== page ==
When Wedding DIY takes over your life

by Aleisha

Bridechilla Jaime wanted to create her own wedding stationery. Many hundreds of dollars and glasses of wine later, did she achieve her wedding DIY goals?

I have a confession to make. I can be a tad bit obsessive. Not in a boil your bunny kind of way, but I have a deep seeded desire to make the world pretty and well-coordinated. I throw parties and spend endless hours and not a few dollars to make sure everything is on theme and generally tend to have about 4 entrees too many at the end of the evening. I volunteer to be a team mom, to lead a committee, or to “help” anyway I can, but it is not due to altruistic nature. It is because I want that shit done right. I figure I can’t bitch if I did it myself.

When I got engaged, I knew that my inner lurking DIY monster was going to rear its ugly (and by that I mean gorgeous and with several layers of mod podge) head. It is a bit challenging to curb your crazy when you can also justify it by claiming you will save so much money by doing it yourself.

I identified 15 projects that I could do myself from the invites to the favors and pretty much everything in between. For now, let’s just deal with the item that set everything in motion. Invitations.

I tried to manage the monster, I really did. I ordered samples from three different sites in several different styles. I showed them to my fiancé. Granted, I showed them to him while he was in the middle of demo-ing our kitchen remodel, but I did show them to him.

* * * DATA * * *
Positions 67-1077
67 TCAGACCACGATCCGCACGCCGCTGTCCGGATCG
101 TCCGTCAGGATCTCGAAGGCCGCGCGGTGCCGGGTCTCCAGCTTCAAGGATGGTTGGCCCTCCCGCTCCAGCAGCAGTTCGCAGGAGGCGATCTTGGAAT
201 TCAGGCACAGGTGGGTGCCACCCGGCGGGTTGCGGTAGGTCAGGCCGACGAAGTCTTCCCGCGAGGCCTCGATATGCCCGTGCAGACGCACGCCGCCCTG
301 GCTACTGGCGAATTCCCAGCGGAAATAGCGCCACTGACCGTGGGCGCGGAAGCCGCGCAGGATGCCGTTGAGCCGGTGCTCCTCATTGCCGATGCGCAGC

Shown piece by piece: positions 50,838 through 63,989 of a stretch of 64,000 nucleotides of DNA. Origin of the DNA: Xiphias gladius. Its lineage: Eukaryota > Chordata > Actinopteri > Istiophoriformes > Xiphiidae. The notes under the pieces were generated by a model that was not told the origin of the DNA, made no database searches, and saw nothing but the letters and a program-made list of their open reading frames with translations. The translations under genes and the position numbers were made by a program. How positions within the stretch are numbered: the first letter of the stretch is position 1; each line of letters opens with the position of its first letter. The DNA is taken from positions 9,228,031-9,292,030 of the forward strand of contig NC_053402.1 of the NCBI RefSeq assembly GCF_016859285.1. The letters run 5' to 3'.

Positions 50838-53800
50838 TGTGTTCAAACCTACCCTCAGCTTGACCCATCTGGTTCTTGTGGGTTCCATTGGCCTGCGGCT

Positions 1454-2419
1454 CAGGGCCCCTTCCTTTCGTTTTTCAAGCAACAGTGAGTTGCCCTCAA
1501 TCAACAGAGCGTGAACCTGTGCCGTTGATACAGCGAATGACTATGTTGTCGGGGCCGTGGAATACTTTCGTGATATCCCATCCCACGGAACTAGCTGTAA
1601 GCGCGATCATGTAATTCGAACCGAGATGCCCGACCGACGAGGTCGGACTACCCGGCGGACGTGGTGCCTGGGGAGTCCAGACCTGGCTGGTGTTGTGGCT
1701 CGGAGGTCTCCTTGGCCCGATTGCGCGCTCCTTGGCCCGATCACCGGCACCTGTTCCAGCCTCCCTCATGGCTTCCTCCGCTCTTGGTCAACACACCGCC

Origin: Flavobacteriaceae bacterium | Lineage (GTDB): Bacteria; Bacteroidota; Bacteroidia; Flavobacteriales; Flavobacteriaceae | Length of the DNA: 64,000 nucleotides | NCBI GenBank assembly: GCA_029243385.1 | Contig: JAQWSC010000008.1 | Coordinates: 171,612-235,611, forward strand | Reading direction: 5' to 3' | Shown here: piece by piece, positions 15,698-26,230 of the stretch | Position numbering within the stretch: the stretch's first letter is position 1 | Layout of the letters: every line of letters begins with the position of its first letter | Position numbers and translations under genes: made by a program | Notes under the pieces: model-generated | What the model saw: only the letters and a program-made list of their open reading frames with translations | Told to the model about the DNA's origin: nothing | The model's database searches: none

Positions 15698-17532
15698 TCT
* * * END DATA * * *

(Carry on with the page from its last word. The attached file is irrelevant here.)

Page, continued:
I had a vision. I had Pinterest. I had some experience in graphic design. I had an obsession. I wanted an elegant and visually dramatic invitation suite. I wanted embellishment and texture. I wanted the have thick paper and shimmering envelopes. I wanted to have them physically match precisely what was happening in my head.

I decided to make this vision a reality. I told my fiancé I was making our invites and it was going to save us a ton of money. I had priced out what I wanted at a few places, and the total always ended up upwards of $1500 for the 100 I needed.

The cutting machine arrived $300 later. I chose to buy a format from Etsy of a beautiful rose lace print since we are getting married in a rose garden. That rang in at about $15. The suite consists of one lace overlay, one glitter mat, the invite with the actual information, a rsvp card, a card to request a song with a glitter mat, a belly band, and an envelope insert. That was seven items to print or cut out.

The materials for all of the papers I needed, the envelopes I needed, a wax seal plus wax, rhinestones (because at this point, why not?) and pens to address them all myself came to just over $400.

The main thing that went off the rails is the lace overlay that I bought. There are not exactly clear instructions on how to use the software for the cutting machine, and the lace overlay pattern I bought was scaled to roughly one million to one. I struggled to figure out how to make it work. I emailed the person I bought it from to no avail. I drank some wine. I finally stumbled onto a youtube video that made it work. I quickly got 2 made and had visions of invitation glory prancing through my head.

Then the lace started ripping while cutting.
I said several choice words and started over.